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University of Alberta research sheds light on surgical risks linked to severe obesity

WATCH ABOVE: A local medical team wants to get the word out about the risks with severely obese patients when it comes to emergency surgery. Su-Ling Goh explains.

EDMONTON – New research out of the University of Alberta is delving into the heightened risks faced by severely obese patients going through emergency surgery.

The study looked at 111 patients treated at the U of A between 2009 and 2011 who had a body mass index of 35 or higher. A healthy BMI ranges between 18 and 25.

Researchers found 40 per cent of the patients studied ended up in an Intensive Care Unit, one-third of the patients required multiple surgeries and 17 per cent of patients did not survive. Researchers say the heaviest patients had the highest complication rates.

“Even though these patients are taking in a lot of calories, a lot of them are empty calories. They (the calories) are not coming with associated vitamins and minerals and essential fatty acids that the body needs to run well,” explained Suzana Kupper, a general surgery resident at the U of A and lead author of the study.

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“Because of this, they have impaired healing essentially relating to this malnutrition of obesity. A diminished ability to heal may explain the substantial need for ICU support, re-operation and the high mortality observed in our study.”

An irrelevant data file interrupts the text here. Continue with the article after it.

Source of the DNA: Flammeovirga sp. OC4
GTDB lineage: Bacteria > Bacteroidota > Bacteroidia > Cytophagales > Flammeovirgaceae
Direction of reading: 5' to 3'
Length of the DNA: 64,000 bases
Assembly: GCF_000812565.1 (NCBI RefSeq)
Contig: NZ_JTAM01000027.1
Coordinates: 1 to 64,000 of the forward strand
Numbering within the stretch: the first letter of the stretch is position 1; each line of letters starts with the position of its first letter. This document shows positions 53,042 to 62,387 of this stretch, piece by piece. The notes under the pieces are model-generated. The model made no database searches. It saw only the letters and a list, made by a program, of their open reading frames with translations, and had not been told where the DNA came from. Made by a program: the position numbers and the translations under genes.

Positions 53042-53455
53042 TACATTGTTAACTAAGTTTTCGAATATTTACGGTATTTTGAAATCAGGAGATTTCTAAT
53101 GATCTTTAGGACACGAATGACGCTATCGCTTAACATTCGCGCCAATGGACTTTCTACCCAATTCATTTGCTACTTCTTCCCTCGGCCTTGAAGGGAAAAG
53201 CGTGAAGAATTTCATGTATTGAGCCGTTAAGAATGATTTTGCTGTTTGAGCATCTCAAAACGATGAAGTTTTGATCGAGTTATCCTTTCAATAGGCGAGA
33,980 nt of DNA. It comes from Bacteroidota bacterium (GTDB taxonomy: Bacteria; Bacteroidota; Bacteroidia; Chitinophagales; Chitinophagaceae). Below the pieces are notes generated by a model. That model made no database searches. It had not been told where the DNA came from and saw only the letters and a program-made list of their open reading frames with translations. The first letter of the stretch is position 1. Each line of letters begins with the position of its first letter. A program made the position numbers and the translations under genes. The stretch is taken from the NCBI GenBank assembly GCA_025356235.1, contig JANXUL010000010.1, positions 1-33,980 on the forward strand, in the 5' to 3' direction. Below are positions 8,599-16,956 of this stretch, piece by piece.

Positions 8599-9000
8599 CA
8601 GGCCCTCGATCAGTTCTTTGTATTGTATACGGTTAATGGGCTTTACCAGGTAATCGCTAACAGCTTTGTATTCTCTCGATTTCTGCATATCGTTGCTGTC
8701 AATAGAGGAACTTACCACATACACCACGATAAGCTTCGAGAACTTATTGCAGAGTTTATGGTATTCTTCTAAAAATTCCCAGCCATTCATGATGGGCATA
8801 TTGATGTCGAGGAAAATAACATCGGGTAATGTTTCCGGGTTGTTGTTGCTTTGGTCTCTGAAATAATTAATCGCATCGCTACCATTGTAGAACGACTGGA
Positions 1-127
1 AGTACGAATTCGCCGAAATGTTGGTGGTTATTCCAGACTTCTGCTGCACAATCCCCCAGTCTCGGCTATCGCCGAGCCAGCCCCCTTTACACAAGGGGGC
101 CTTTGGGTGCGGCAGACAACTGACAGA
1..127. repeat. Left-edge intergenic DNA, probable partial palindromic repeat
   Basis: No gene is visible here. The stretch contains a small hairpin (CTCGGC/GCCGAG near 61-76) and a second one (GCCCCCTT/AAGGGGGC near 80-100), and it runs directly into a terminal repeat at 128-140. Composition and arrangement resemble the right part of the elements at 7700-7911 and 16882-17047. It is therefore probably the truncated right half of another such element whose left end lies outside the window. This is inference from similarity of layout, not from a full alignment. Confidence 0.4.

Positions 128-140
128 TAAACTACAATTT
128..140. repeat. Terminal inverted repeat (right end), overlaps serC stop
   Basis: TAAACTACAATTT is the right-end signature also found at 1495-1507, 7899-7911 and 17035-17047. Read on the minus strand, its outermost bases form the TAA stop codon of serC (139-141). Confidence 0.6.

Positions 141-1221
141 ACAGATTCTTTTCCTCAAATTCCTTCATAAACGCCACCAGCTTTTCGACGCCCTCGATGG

READ MORE: Is obesity an illness? U.S. medical association recognizes condition as official disease

Patients with severe obesity often have underlying health conditions such as high blood pressure or diabetes. Researchers say these conditions increase their risk of post-surgery complications.

“These patients are at such high risk that we have to focus on being able to rehabilitate them quickly, and also focus on nutrition and do as much in hospital to be able to try to prevent any type of complication in their course and be able to get them home safely,” explained Dr. Rachel Khadaroo, an assistant professor in the U of A’s Department of Surgery and co-author of the study.

According to Statistics Canada, in 2013, 19 per cent of Canadians over 18 were classified as obese.

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